Facebook Tackles Suicide Prevention
Facebook users who see a distressed friend posting troubling comments will have the option of sending that friend an immediate invitation to speak with a suicide prevention counsellor via a partnership with the National Suicide Prevention Lifeline. As Facebook and other social networking sites continue to grow and become more mainstream, crisis management centers have been looking toward new media to reach out.
12/14/11 11:20 AM PT
Facebook has teamed up with the National Suicide Prevention Lifeline to help bring emergency counseling services to members in need.
The partnership aims to provide Facebook with the ability to spot comments or material users post that could be indications of severe distress. If another user sees worrying content posted by a friend, that user will then have the option to click on a "suicidal content" label, listed under the "harmful behavior" menu.
When that option is selected, the user who posted the content will then receive an email from Facebook that will contain a link to a private online chat session with a representative from the National Suicide Prevention Line. A phone number for the hotline will also be included in the email.
The user who reported the content will also receive an email confirming the distressing comment is being addressed.
The suicide prevention experts involved with the initiative hope that the online chat option will be a comfortable alternative for users who may be more familiar with Web interactions than having a conversation over the phone. The group also says the instant response could be beneficial in such crisis situations.
All of Facebook's users in the U.S. and Canada will be abel to use the service.
As Facebook and other social networking sites continue to grow and become more mainstream, crisis management centers have been looking toward new media to reach out to those in peril.
"Technology and social media have become an integral part of our lives. As such, services like Facebook, Twitter and others will play a very important role in future efforts at prevention. People are comfortable online, and this service is a way for them to communicate via the medium they feel most accustomed with. We are already seeing people announcing suicidal intentions on social media, so the more preventative services that can be integrated, the better," Jeremy Willinger, director of communications and marketing at The Mental Health Association of New York City, told TechNewsWorld.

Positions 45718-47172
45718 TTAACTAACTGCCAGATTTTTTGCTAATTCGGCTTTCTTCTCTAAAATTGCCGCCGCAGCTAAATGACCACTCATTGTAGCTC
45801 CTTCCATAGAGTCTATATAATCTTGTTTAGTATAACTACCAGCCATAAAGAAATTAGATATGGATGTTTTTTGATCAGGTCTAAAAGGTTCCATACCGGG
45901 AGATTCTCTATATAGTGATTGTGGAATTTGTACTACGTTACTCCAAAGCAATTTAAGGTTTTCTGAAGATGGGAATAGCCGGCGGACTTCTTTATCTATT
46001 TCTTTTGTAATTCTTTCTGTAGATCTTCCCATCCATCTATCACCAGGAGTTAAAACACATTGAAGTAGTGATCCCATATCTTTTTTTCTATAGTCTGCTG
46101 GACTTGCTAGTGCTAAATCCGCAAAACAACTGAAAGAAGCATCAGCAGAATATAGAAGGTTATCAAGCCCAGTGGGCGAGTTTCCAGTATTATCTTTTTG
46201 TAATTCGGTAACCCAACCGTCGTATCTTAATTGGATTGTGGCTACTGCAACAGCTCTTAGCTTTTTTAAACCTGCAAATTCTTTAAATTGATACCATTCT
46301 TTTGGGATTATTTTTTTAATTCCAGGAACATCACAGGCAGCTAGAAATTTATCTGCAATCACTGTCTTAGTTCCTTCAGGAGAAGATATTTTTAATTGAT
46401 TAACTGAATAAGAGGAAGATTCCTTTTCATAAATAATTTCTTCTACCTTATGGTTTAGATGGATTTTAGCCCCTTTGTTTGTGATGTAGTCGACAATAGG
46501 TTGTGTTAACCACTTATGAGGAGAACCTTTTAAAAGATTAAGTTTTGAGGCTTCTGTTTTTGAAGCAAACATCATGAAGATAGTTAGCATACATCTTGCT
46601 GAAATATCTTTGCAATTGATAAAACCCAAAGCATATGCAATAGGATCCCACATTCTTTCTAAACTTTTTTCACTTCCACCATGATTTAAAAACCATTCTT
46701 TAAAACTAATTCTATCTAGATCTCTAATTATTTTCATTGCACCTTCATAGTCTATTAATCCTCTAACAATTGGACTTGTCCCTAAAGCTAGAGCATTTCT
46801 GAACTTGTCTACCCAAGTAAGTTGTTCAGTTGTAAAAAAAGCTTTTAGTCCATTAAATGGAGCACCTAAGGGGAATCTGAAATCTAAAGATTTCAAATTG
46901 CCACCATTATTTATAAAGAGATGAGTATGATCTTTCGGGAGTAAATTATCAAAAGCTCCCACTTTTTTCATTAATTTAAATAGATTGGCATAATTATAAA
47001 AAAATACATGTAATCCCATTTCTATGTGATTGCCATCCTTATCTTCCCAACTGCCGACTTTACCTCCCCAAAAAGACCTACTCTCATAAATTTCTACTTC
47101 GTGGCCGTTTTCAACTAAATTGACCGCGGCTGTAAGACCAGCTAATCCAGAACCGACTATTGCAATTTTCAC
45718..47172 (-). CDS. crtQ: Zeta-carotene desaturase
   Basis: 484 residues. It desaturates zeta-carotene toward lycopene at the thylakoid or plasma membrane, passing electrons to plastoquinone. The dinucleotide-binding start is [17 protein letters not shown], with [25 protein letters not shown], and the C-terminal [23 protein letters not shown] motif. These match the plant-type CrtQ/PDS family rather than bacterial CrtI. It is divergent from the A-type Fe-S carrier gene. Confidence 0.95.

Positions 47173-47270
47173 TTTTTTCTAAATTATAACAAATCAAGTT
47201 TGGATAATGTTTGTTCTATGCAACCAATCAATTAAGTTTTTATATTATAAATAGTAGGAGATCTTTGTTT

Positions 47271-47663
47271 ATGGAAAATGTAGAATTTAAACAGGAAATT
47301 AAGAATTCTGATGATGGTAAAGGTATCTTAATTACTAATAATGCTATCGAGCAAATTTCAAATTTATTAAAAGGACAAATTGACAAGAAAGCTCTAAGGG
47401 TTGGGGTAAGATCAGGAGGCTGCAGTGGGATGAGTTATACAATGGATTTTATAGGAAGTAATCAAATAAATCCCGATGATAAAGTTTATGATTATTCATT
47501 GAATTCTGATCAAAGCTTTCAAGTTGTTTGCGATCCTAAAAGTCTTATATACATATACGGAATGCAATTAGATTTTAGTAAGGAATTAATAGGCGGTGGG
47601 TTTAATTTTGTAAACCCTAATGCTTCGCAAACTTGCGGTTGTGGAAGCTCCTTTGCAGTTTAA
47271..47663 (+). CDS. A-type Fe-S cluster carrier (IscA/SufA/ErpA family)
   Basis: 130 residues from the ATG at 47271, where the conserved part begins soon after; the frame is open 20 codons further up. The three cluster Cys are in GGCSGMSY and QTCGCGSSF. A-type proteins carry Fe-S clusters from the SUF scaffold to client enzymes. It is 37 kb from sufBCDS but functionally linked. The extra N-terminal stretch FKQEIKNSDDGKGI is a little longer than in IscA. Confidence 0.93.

Popular social platforms like Facebook, with its 800 million users worldwide, are natural spots for crisis prevention leaders to turn to when looking for a means to spread awareness or instant alerts.
"Facebook has an extensive track record of partnerships and innovation around programs specifically targeted at the wellbeing of people who use Facebook," Chris Kraeuter, communications personnel for the social network, told TechNewsWorld.
The site has partnered with various organizations to launch initiatives to stop bullying, start a citizen research grant program, and assist the AMBER Alert program to spread word on kidnappings and abductions.
"This is going to bring some attention and awareness to the issue, and it brings attention to the actual situation taking place not just on Facebook but nationally and internationally, where it's at a crisis level right now," Matthew Dovel, president of International Suicide Prevention, told TechNewsWorld.
Serious Issue Needs Serious Preparation
The rise of technology forums and social networks haven't been all good for preventing crises, however, and in fact have in some instances supported it. In one high profile case at Rutgers in 2010, a student killed himself shortly after his roommate allegedly used a webcam to tape him in a personal moment and posted the content online. Before dying, he posted his intentions on Facebook.
Many instances of teen bullying that lead to suicide also involve online teasing or harassment. Some of those same bullies could conceivably abuse the new Facebook system as just another tool for taunting, since there isn't a clear outline of what could be defined as suicidal content.
"They're going to have to fine tune this. They're jumping on a hand grenade here and they're going to have to stop copycats, and also have a clear definition of what determines if they think someone is suicidal. That is extremely important because they're going to be contacting people who are possibly mentally ill, but may not have been contemplating suicide. But because of the invasion of privacy, paranoia could take over and the idea of suicide gets placed in their heads," said Dovel.
In addition, since Facebook is such an enormous platform, Dovel said, the site and the suicide prevention hotline need to be prepared for the onslaught of notices it could receive.
"I can't afford a bad day. It's very important that I'm on every day. I take every call and email very seriously, and I don't know if they understand the magnitude of what they might be taking on. This is good for awareness, but it needs some serious thought," said Dovel.